Mad About Alex Rodriguez's Steroid Use? You're Probably a Hypocrite
On August 20, Denver Broncos linebacker Von Miller was suspended for the first six games of the 2013 NFL season for violating the league’s substance-abuse policy. Miller is considered one of the best players on a Broncos team with serious Super Bowl aspirations, and he finished third among defensive players in sacks (18.5) and forced fumbles (6) last season. While Broncos fans (and players, and front office members) are certainly unhappy at the thought of playing almost 40% of the regular season without their starting linebacker, their reaction to the actual reason behind Miller's suspension has been one of near-complete apathy. If these people are angry that Von Miller is a cheater, and/or a steroid user, and/or a liar, they are largely keeping it to themselves.
Miller represents one of many NFL players of varying skill levels who have been banned for violating the league’s substance abuse policy (among whom are former San Diego Chargers outside linebacker Shawne “Lights Out” Merriman and former Carolina Panthers defensive end Julius Peppers). Though the individual cases of these players vary greatly, the lack of outrage or even disappointment among fans as a result of their suspensions is uniform. Ask almost any fan, player, coach, or even NFL owner whether or not they believe many NFL players use steroids, and (I believe) they will overwhelmingly say yes. Ask them if they believe steroid use by those players is wrong or unfair, and they will, I believe, say yes to this as well. And yet when suspensions do occur, even among very high-profile players, no one seems to care on any sort of moral level. The media, as well, does not obsess over such stories. Fans don’t come to the stadium with signs saying “cheater,” or anything else along those lines.
In Major League Baseball, the story is somewhat different. MLB players suspended for steroid use are met with reactions ranging from apathy to complete vilification — just ask New York Yankees third baseman Alex Rodriguez. Many baseball players serve their suspensions in relative obscurity (as an Atlanta Braves fan, I can certainly point out that our utility outfielder Jordan Schafer has not received any ill treatment from fans or media members after he was suspended 50 games for steroid use). In other cases, however, fans are outraged over players who might not have even been suspended or proven to be steroid users, but are simply plagued by a cloud of suspicion that they were (a certain former San Francisco Giant named Barry comes to mind). The ill will towards them does not stop there. Media members for the past decade have refused to vote some of the game’s greatest all-time players into the Hall of Fame simply because they are thought to be former steroid users (or in some cases, proven to be).
Two things interest (and trouble) me about all of this. First, that very good or great NFL players caught using steroids are treated much more favorably then very good or great MLB players caught doing the same thing. Second, that bad or mediocre MLB players suspended for steroid use are treated much more like those NFL players then their more talented baseball brethren. While there can be many relevant explanations, one thing seems quite clear: Anyone saying that the reason fans are so angry with Rodriguez, or Barry Bonds, or Roger Clemens is that steroid users are “cheating the system,” or “making the game unfair,” or simply acting in a “morally reprehensible way,” is simply wrong. Clearly, most baseball fans don’t care one bit that players are cheating (or they would be angry every time someone was suspended). And clearly, most sports fans don’t care that players are making a game unfair, or football players would be treated in the same way as baseball players when suspended for steroid use.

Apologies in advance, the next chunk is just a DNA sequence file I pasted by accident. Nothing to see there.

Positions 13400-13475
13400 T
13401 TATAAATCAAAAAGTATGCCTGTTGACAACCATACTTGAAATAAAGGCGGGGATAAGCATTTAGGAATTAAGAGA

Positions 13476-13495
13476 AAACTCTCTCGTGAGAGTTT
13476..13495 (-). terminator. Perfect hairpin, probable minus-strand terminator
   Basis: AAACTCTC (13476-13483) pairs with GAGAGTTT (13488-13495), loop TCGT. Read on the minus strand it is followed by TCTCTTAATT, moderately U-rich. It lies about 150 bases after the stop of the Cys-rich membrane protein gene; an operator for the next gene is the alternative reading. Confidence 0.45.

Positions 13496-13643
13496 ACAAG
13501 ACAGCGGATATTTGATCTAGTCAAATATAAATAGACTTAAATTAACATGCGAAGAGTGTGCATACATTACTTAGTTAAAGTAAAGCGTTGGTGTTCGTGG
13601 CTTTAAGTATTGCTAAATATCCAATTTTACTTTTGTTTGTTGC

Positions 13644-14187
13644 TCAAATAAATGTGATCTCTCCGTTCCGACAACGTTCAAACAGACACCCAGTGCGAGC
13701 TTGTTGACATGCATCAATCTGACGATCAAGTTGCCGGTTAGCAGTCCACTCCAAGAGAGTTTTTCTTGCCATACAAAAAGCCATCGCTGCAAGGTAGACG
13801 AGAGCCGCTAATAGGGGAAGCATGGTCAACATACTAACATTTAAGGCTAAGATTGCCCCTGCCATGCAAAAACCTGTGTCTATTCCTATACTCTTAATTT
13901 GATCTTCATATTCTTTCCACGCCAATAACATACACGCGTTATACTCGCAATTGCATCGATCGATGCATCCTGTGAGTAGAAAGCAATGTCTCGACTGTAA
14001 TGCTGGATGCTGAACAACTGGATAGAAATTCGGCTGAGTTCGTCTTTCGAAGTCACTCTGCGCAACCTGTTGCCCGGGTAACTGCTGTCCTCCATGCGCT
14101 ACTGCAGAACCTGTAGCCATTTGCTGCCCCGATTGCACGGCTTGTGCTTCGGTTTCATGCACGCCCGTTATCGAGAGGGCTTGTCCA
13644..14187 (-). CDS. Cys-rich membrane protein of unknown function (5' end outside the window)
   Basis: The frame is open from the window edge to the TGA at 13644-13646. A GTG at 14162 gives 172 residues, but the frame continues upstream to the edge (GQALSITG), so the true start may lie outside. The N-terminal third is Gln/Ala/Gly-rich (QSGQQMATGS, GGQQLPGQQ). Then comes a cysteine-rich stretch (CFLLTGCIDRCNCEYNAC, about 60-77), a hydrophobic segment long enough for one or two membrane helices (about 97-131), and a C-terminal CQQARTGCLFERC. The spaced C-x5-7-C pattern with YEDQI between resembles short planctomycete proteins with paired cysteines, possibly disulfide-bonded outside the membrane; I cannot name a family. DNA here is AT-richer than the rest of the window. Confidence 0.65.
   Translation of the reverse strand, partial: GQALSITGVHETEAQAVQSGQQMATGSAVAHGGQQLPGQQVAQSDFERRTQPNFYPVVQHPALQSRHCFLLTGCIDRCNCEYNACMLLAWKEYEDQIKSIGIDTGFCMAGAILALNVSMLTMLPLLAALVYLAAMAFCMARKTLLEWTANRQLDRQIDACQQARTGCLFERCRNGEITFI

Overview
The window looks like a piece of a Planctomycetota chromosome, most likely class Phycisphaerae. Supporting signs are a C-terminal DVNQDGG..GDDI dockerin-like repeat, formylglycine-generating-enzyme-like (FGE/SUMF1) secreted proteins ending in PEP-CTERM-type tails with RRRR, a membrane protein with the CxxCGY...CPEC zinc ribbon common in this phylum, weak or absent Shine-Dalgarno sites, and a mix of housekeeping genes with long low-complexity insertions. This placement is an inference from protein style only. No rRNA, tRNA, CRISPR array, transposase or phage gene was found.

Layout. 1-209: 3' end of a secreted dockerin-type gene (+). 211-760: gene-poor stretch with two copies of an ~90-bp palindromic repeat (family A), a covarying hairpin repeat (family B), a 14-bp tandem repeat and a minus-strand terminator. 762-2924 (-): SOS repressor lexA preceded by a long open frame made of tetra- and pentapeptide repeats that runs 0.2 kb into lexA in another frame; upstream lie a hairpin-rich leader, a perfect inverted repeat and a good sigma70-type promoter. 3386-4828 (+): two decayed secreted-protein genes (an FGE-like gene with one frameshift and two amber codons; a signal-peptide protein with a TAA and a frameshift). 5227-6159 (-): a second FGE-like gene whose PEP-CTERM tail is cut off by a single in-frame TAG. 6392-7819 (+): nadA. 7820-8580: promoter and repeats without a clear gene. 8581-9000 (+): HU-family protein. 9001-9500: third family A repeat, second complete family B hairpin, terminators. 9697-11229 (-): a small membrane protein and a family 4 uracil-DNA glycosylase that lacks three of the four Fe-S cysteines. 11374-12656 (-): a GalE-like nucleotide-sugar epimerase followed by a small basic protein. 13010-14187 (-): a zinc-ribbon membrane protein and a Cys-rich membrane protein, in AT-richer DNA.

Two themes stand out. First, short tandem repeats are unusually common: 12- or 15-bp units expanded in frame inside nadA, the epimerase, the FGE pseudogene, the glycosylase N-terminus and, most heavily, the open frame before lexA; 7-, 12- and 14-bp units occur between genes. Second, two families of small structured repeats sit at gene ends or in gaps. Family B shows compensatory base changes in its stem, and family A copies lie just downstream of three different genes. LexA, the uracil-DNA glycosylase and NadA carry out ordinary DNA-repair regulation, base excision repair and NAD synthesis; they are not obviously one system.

To put it more bluntly, it seems that sports fans (and baseball fans in particular) are models of hypocrisy when it comes to athletes who take steroids. Using banned substances does not bother them because it is wrong, it bothers them because it infringes on how they are able to absorb, remember, and take pride in a player, a team, or even a sport. They only claim it bothers them because it is wrong, so that they themselves look better.
I’ll make my claim a bit more specific: Fans of football care almost exclusively about wins and Super Bowl titles (and fantasy points of course, but fantasy points are still awarded for players who have been suspended for steroid use), while fans of baseball are also fans of numbers and statistics, batting averages, and home run totals. Practically the only time baseball fans are angry with players for using steroids is when that usage effects how they themselves can view or discuss the player's numbers. Texas Rangers outfielder Nelson Cruz was also recently suspended for steroid use on August 5, yet no one seems to care — even though he led his team to the World Series the past two seasons. Why? Because he didn’t break (or threaten to break) any important records. Rodriguez, on the other hand, has performed rather horribly in his postseason career with the Yankees, and faces a vitriolic reaction from fans — because his numbers (specifically his home run total) do threaten important records.
I certainly do not mean to argue that poor old Alex Rodriguez, or Roger Clemens deserve better. I also don’t mean to urge everyone to be extremely angry with Von Miller, or Bartolo Colon, or even Hedo Turkoglu. I am simply saying that the next time you hear some self-satisfied fan talking about how glad he is that baseball is “cleaning up their game” or how mad he is at Rodriguez for “cheating,” you should view him or her not as a staunch supporter of fairness, but rather as someone whose emotions are tugged at only when some aspect of his or her comfort, or his world order (in this case, how he or she absorbs baseball and other sports) is directly threatened.